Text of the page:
One thing I was never short of was ideas. Inspiration came easily, just not the time to put those words to paper (or screen, for the pedantic among you). I was always busy, and I had a social life. They were simpler days, happy days and that makes a huge difference. As a writer, I draw upon a range of emotions to propel readers through my stories, whether long or short. Happiness is a key part of that – and teenage angst can only take you so far.

Without basketball – or a form of exercise in general – I wouldn’t have had that balance. I was too young to realise it then but looking back now, I’m glad I had it.

The in-between years

Whether through illness or injury doesn’t matter but I stopped playing and training. I replaced it with bar work – and in general jobs that kept me running around a lot so I was getting some exercise. Not only that, I walked everywhere.

I kept this up through university. I had every intention of packing in smoking and joining one of the sport societies but like all best laid plans – it didn’t happen.

I convinced myself that since I was young-ish, my metabolism was high and I had other ways to exercise, I’d be okay. One day I’d sort it. Besides that, my studies kept me writing. Not what I wanted but I was determined to finish this degree and get a good result. Since graduating, I had other priorities (finding a job, mainly) and now, I am trying to balance work, a social life and travelling time with writing.

I ended up with a desk job, public transport and plenty of cigarettes smoked each day (but not as many as others) so, yeah, I had lost the physical exercise. Over the years during university and beyond, this has had a knock on effect. I don’t feel physically worn out, no matter how tired I am mentally. When I do sit to write, I get itchy feet and have to move about quite a lot. It’s hard to find that balance. I knew then that something had to change.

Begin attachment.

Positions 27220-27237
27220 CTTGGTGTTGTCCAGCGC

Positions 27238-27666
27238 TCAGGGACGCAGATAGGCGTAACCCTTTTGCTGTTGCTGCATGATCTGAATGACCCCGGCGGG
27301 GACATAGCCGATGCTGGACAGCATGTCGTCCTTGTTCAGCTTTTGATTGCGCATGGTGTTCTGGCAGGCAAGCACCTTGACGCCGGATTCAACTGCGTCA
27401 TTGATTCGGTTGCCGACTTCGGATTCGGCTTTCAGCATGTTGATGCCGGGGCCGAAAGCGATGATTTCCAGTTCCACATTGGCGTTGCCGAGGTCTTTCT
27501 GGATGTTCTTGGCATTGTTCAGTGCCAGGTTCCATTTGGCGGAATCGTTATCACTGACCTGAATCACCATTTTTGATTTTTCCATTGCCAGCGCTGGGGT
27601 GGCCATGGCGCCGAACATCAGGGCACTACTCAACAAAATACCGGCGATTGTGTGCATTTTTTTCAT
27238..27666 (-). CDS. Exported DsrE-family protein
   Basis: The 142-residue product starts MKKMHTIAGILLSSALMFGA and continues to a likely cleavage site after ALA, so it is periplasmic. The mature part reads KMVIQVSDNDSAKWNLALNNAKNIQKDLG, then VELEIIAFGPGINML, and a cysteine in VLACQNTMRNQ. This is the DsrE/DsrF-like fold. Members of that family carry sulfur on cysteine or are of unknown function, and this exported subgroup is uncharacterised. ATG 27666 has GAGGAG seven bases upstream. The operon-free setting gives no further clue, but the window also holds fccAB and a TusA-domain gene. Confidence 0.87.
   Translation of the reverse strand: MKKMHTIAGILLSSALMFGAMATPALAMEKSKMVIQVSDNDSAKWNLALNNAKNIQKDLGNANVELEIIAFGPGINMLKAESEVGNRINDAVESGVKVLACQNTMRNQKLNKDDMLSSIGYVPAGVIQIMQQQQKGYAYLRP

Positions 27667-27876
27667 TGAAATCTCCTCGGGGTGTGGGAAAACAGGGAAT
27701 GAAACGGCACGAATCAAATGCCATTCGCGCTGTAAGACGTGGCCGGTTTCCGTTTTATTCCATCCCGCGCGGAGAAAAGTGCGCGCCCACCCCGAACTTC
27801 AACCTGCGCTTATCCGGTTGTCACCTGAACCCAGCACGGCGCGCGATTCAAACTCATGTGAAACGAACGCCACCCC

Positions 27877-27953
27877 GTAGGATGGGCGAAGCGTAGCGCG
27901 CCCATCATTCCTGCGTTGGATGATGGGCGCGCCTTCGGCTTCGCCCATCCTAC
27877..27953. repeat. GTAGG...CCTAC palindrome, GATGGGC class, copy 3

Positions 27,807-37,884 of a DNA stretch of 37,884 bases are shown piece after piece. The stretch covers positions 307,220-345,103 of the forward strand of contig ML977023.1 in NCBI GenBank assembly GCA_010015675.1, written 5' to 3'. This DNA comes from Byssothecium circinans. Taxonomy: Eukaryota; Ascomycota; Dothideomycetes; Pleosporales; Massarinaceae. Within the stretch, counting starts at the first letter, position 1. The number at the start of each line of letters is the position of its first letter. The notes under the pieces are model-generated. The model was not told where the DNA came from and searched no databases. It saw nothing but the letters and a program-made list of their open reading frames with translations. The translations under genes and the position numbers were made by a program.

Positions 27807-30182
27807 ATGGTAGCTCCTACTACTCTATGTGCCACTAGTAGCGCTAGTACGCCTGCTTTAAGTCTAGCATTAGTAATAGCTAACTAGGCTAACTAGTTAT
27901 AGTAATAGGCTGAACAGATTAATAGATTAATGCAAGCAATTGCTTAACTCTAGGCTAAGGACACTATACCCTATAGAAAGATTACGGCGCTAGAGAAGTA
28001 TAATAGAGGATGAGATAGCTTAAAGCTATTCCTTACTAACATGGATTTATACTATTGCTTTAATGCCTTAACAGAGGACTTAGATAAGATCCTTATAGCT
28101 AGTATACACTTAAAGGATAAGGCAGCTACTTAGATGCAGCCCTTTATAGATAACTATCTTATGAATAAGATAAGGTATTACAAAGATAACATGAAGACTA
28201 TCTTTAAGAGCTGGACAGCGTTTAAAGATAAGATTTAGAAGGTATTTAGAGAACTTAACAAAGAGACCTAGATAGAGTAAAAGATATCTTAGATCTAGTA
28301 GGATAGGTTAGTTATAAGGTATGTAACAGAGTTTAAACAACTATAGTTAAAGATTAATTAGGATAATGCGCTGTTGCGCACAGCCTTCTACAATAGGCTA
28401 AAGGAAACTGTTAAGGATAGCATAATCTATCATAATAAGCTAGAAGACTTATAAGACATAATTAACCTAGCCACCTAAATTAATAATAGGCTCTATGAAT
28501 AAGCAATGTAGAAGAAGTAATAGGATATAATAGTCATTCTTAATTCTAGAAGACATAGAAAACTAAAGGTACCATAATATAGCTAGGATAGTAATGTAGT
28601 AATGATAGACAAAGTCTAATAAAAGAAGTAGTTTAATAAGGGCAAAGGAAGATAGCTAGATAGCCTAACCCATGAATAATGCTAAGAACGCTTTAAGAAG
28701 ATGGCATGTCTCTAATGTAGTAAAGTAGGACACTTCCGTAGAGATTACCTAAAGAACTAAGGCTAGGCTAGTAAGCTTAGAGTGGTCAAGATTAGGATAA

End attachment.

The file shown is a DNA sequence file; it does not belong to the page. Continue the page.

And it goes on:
And now, I’ve started swimming

The key word is ‘started’ as I’ve only just (literally) finished my second session. I could barely get through 22 lengths in an hour in the first session but I doubled that tonight. Not for one moment do I expect another jump like that next time but I can already see the difference – see the picture above of how I looked after the first swim last week!

I have to be careful as to what exercise I do. My knees are dodgy and swimming isn’t weight bearing. There’s still a burn but it’s better for me than running, I think. Maybe one day, I’ll try that. Oh, and I’m trying to get rid of the cigarettes. That’s helping too.

Through all that, I can feel the ideas returning. That can only be a good thing – I just need to balance the rest of my free time to make use of it.

Keep an eye on this space!

Apologies

I’m sorry for being so quiet lately. I hope to be back up and running smoothly next month after my workload drops a little. Before then, I’ll share what I’ve been getting up to and what’s been keeping me so busy but until then, bear with me.

There are some great posts coming up, too. I’ve had a lot of ideas over the last six weeks or so but no time to write them with everything going on.

Once again, sorry for the disappearance but once you find out why, I’m confident you’ll understand. Until then!

What’s the Deal with Word Counts?

Size does matter when it comes to these books!

Size does matter when it comes to these books!

Word counts. In school, we were told to do a page or two for our assignments. In university, it ranged from 1,000 to 4,000 usually (not counting the dissertation) but there seems to be a much more vague answer surrounding novels.